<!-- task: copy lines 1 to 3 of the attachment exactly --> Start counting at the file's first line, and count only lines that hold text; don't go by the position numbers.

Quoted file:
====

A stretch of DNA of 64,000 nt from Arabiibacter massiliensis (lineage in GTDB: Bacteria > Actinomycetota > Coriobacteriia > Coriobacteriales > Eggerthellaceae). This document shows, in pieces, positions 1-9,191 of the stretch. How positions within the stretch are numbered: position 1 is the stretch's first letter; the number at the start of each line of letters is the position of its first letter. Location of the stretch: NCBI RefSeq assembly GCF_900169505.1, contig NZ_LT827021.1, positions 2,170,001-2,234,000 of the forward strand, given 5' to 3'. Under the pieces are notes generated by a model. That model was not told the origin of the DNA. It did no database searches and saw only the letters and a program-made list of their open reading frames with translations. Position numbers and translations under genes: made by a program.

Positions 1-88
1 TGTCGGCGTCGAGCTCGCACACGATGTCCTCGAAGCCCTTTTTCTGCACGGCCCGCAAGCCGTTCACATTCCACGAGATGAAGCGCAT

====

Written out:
A stretch of DNA of 64,000 nt from Arabiibacter massiliensis (lineage in GTDB: Bacteria > Actinomycetota > Coriobacteriia > Coriobacteriales > Eggerthellaceae). This document shows, in pieces, positions 1-9,191 of the stretch. How positions within the stretch are numbered: position 1 is the stretch's first letter; the number at the start of each line of letters is the position of its first letter. Location of the stretch: NCBI RefSeq assembly GCF_900169505.1, contig NZ_LT827021.1, positions 2,170,001-2,234,000 of the forward strand, given 5' to 3'. Under the pieces are notes generated by a model. That model was not told the origin of the DNA. It did no database searches and saw only the letters and a program-made list of their open reading frames with translations. Position numbers and translations under genes: made by a program.

Positions 1-88
1 TGTCGGCGTCGAGCTCGCACACGATGTCCTCGAAGCCCTTTTTCTGCACGGCCCGCAAGCCGTTCACATTCCACGAGATGAAGCGCAT